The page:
Dr. Leon Goldman and Dr. Ellet Drake, along with a number of like-minded individuals, and a generous grant from William and Caroline Mark and the A. Ward Ford Foundation, founded the American Society for Laser Medicine and Surgery (ASLMS) in 1981, with the first annual meeting held in San Diego, California.
The Society had a unique concept where all interested parties including physicians, nurses and other clinicians, researchers, industrial and government representatives could meet and share their research and teaching for the benefit of medical care. Many years later, this concept is still a core tenet of our Society.
In March of 1979, Dr. Ellet H. Drake began working with Dr. Leon Goldman to establish an American society to encourage physicians and scientists to exchange knowledge, explore new uses for present equipment, and generate new medical lasers and accessories. They invited 280 outstanding physicians and scientists from all over the world to participate in an organizational meeting held in San Diego in January, 1981, and as a tribute to Dr. Goldman, the father of laser medicine in the United States, over half of them accepted our invitation and paid their own expenses to come to this meeting.
William and Caroline Mark
The seed money necessary to establish the group was given to us by Mr. William B. Mark through the A. Ward Ford Institute. Mr. Mark died in October, 1980, and each year the A. Ward Ford Foundation presents an award in his honor to the individual considered by the Awards Committee of the Society to have made an outstanding contribution to laser medicine. The first of these awards was presented in 1982 to Dr. Goldman at the Annual Conference at Hilton Head Island, South Carolina.
The first official Business Meeting for members was held in 1982 at the Annual Conference, with President Leon Goldman presiding. View ASLMS presidents.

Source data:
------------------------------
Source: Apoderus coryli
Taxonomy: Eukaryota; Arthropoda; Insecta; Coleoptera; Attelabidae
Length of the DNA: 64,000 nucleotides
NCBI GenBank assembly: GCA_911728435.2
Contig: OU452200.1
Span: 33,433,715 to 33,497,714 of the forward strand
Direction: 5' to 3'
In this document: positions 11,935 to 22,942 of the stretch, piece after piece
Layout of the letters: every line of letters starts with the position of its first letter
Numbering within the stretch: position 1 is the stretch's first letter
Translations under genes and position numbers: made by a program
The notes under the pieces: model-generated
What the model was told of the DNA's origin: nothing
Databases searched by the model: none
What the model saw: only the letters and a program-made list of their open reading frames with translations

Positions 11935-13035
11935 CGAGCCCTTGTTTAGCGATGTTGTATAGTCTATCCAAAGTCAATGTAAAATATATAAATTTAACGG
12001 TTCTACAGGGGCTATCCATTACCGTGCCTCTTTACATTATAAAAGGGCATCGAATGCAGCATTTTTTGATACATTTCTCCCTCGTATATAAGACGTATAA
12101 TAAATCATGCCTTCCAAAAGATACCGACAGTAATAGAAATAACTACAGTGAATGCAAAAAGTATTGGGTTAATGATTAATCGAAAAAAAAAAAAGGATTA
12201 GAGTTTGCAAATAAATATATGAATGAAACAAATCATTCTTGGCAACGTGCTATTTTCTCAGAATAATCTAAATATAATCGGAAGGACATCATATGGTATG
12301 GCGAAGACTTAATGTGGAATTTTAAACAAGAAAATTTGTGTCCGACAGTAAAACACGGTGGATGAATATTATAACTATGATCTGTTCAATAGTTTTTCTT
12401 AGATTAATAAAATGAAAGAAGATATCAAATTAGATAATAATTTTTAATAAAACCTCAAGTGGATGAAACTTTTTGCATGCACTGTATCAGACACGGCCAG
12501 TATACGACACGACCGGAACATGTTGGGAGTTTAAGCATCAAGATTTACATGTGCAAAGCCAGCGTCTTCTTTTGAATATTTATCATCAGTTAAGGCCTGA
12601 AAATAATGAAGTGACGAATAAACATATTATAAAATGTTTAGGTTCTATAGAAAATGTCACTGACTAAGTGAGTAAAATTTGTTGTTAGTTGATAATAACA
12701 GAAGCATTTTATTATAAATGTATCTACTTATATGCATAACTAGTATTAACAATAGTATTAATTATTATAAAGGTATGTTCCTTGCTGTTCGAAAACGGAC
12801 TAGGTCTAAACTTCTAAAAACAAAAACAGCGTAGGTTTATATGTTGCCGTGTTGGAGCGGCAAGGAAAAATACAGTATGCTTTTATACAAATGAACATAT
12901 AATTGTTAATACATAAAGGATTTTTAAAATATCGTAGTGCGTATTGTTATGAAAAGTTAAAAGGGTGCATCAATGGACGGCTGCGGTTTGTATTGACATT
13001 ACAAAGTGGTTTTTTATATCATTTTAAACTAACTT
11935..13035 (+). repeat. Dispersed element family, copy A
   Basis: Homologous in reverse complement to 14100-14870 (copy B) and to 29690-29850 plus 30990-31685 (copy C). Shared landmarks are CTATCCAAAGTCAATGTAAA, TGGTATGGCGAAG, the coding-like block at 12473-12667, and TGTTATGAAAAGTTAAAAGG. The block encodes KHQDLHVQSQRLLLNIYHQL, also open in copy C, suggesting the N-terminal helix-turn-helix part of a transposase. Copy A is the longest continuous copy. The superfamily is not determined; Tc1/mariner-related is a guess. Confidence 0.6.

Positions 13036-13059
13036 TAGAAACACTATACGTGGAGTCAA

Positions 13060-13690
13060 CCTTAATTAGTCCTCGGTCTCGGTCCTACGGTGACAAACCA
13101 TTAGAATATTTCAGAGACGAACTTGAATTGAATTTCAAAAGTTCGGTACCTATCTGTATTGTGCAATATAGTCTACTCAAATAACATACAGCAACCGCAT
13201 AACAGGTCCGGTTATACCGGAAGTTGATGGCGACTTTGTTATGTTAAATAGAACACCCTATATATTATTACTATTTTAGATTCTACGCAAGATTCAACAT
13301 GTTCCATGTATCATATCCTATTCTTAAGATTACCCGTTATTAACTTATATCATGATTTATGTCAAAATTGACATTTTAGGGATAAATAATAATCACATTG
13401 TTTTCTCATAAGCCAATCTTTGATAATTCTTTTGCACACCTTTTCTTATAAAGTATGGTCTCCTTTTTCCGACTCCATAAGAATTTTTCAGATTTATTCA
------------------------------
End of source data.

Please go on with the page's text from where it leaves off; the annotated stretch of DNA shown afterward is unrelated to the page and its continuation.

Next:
It was the dream of the founders that this organization be unique and include in addition to physicians/clinicians, outstanding research individuals in the areas of biophysics, biochemistry, biomedical engineering, laser biology and laser safety. There was also a small group of individuals from industry included in the original charter membership. The idea was an immediate success with the Society showing a growth rate of approximately 40% per year during the first eight years with a steady increase in the number and size of commercial exhibits at the Annual Conferences.
From the beginning, the board established the fact that education both for physicians and the lay public should be a prime objective and asked their "Committee on Standards of Training and Practice" to formulate guidelines to aid hospital and clinic staffs in the area of credentialing. At the same time, it was decided that the Society itself would not be an active participant in the credentialing procedure. Another committee involved with post graduate education established additional guidelines for those wishing to develop laser short courses. Their recommendations were quite specific both as to the various levels of complexity and also for the suggested content at each level.
At the time of the organization of the Society two of its members Drs. Billie Aronoff and Eugene Friedman were co-editing a successful laser journal, Lasers in Surgery and Medicine, published by Alan R. Liss of New York. This publication has continued to be the official organ of the Society, published by Wiley Publishing, under the current editorship of Dr. Brian J.F. Wong.
Membership in the Society has grown at a steady pace from 150 in 1981 to thousands of members. The home office has remained in Wausau, Wisconsin, with a staff of 12 employees.
History of ASLMS in Photos
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Explore highlights and key milestones from over the years and learn how ASLMS developed into the premier worldwide organization in the field of medical laser and energy-based applications.